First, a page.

“But what ends up happening is that big NGOs’ knowledge and expertise aren’t transferred to the little guys, says [Paul] Spiegel [a former senior official at the U.N. High Commissioner for Refugees and a professor at Johns Hopkins University]. ‘There’s no sufficient incentive to train and build up the local NGOs,’ he says. ‘If [those groups] had sufficient capacity to deal with disasters on their own it would eventually put international organizations out of a job.'”


(1) We must topple the hierarchy of suffering, by the Editors of Mail & Guardian SA

“For all our purported progress as human beings, we have failed to do something as basic as establish a sense of shared humanity. What we think of as ‘global’ is actually the province of a few in North America and Western Europe. It is mostly European bodies that are global. Some American bodies are global. The great mass of humanity is, however, local, regional, ‘ethnic.’

“Our sense of the ‘global’ is perpetuated by a well-constructed sham.”

(2) Ending White Supremacy in Ourselves: A Time for Nonprofit Action, by the Editors of Nonprofit Quarterly

“Nonprofits should understand that this moment defines us on a deep level—a moment where civil society must declare with moral certainty that notions of racial superiority are antithetical to our common humanity and our future. As a sector, we have not taken the leadership on this that we should. In fact, our organizations often mirror the distortions of larger society. Not only must we publicly disavow white supremacy; we must offer a counter narrative, and model leadership that supports racial justice and economic justice—in society at large and in our organizations. We have no time to waste.”

(3) Philanthropy’s Diversity Challenge, September 2017 issue of Alliance Magazine,

The issue documents “the lack of diversity in foundations, why they see this as problematic and what they think should be done. There are some bold and provocative proposals. Their challenge to philanthropy is: if you want to do the most good, you need to reflect the make-up of wider society. To an alarming number of its own practitioners, philanthropy simply appears out of touch.”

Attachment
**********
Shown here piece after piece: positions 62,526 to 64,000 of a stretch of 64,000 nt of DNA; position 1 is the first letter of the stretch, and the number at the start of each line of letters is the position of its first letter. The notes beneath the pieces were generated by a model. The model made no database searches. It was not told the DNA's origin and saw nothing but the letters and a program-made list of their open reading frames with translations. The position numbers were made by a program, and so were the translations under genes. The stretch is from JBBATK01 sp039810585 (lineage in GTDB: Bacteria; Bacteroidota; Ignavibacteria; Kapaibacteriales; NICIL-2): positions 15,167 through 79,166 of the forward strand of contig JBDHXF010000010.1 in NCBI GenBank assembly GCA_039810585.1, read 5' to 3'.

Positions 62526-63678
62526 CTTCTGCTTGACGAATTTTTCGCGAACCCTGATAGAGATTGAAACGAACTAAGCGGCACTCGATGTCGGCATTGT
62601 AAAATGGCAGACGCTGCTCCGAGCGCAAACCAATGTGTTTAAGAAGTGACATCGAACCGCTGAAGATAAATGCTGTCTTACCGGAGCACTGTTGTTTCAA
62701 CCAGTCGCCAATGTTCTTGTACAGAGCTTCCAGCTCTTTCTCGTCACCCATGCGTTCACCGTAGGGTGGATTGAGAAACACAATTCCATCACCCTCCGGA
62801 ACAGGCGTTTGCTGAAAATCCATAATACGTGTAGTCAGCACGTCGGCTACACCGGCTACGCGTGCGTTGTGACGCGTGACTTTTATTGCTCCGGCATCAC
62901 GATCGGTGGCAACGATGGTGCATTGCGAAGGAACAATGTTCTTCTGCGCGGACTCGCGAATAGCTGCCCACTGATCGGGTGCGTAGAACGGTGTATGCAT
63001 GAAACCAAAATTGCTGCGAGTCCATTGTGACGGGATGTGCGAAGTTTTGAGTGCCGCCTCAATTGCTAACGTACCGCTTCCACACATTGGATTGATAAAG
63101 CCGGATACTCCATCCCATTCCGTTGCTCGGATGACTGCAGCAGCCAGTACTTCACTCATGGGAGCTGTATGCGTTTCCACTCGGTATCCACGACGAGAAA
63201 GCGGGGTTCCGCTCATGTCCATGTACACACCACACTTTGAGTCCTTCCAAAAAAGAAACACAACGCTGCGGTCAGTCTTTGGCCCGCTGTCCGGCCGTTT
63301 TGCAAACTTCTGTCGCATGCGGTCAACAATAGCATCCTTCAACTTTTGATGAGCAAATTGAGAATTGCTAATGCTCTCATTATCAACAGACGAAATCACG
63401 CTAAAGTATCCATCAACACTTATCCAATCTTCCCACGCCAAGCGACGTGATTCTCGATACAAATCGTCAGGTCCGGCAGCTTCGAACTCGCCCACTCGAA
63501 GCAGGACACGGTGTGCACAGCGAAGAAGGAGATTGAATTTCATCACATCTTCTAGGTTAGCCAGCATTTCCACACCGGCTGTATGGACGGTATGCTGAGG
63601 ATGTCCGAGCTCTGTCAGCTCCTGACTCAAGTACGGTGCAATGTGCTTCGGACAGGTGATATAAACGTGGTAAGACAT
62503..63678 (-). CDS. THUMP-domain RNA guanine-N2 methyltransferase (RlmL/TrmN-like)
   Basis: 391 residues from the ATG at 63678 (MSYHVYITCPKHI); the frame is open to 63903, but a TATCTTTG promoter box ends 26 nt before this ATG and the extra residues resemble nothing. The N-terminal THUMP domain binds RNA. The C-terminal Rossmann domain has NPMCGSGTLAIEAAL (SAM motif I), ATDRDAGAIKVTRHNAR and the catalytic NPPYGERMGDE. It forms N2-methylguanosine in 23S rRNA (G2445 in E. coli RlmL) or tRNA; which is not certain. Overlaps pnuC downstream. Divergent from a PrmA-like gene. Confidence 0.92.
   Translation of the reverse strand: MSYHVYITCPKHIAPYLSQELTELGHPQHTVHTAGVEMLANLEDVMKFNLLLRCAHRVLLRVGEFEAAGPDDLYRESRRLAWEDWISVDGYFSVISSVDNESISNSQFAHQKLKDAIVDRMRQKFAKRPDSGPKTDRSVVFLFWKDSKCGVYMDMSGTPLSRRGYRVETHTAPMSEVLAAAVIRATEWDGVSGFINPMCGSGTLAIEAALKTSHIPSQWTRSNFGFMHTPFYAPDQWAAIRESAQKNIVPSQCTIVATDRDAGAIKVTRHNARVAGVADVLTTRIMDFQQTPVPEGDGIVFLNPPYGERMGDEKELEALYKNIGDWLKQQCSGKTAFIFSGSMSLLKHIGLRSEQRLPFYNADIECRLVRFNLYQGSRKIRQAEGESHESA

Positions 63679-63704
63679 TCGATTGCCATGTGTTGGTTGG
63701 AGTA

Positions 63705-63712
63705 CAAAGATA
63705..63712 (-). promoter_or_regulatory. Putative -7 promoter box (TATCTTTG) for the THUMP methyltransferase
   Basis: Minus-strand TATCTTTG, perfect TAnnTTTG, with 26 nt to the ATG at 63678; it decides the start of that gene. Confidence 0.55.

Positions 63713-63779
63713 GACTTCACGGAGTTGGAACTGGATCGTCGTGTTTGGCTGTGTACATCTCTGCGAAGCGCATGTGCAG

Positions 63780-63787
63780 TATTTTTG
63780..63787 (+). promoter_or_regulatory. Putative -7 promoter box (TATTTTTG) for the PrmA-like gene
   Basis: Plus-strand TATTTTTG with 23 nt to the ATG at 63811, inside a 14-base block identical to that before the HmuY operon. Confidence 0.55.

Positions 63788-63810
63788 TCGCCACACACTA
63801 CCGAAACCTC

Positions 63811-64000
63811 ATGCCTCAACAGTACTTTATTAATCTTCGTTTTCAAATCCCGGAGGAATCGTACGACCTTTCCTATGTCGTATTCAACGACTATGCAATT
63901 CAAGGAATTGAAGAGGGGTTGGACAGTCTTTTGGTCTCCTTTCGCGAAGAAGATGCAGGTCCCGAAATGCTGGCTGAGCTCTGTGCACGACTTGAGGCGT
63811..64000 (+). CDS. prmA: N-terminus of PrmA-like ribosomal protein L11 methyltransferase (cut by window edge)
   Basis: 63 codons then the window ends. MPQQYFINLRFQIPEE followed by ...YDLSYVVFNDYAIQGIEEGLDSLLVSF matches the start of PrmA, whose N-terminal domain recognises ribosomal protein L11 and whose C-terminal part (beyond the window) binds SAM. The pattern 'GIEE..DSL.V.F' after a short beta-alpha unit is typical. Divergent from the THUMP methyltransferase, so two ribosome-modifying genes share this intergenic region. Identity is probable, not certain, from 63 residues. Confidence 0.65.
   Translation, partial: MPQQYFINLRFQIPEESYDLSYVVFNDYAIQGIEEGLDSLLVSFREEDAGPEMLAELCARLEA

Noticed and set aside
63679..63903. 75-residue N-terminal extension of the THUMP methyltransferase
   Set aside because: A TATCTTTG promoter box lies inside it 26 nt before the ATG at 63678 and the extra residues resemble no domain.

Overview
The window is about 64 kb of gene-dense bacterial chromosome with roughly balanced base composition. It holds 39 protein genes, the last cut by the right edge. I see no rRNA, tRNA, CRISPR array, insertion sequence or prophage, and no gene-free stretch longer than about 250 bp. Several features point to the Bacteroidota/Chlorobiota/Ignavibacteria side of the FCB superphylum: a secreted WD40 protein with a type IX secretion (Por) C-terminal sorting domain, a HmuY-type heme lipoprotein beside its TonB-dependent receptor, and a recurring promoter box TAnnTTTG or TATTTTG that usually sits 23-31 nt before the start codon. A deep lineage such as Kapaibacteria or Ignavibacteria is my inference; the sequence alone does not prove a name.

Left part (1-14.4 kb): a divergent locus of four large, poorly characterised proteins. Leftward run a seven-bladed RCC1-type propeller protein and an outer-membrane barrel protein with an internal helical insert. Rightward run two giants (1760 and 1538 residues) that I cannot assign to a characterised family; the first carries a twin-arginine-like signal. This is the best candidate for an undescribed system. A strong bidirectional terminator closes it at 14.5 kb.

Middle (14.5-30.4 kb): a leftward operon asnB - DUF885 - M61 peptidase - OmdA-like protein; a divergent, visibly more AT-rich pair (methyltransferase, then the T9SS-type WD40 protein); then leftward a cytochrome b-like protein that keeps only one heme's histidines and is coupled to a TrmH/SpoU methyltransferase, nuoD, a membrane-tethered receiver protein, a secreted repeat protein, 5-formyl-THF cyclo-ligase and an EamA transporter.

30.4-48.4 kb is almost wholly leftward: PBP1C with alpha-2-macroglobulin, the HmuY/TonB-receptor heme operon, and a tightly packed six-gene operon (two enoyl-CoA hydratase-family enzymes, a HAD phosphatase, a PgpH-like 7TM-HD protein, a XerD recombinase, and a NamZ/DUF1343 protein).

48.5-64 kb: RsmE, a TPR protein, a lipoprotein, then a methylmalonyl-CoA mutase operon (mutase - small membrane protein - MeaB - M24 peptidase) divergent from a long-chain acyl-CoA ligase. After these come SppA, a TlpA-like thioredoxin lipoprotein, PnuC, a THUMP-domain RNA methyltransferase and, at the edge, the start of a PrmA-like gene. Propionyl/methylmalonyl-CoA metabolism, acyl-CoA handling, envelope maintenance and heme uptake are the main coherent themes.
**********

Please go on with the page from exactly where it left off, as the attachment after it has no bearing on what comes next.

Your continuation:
(1) Call for Participants: Online Consultation on Aid Exits and Locally-led Development, hosted by PeaceDirect, Search for Common Ground and CDA Collaborative Learning Projects from Oct 2 – Oct 6.

The discussions will contribute to our collaborative learning project: “Stopping as Success: planning for success from start to exit”. This is a three-year USAID-funded research that will be looking at responsible exit strategies of INGOs and local ownership of development.

(2) Call to filmmakers: Submissions open for 2018 Social Impact Media Awards!

The annual SIMA Awards celebrate the best impact filmmaking from around the world that inspires activism, compassion and social transformation. Each year, films are selected from over 140 countries, competing for awards, cash prizes, media features, distribution opportunities, and entry into SIMA’s signature film programs. Submissions are open for films completed between October 2016 and September 2017.

(3) Happy 1st anniversary to Change Making Women, a podcast hosted by Ziada Abeid and Mary Ann Clements!

“We aim to be topical, thought-provoking and inspirational, to bounce ideas around, trust that change is possible and introduce you to new people, things and ideas. Because Ziada is in Dar es Salaam and Mary Ann is in London the content is informed by those locations and the links between them, and, at the same time – we are talking to you wherever in the world you are trying to make a difference.”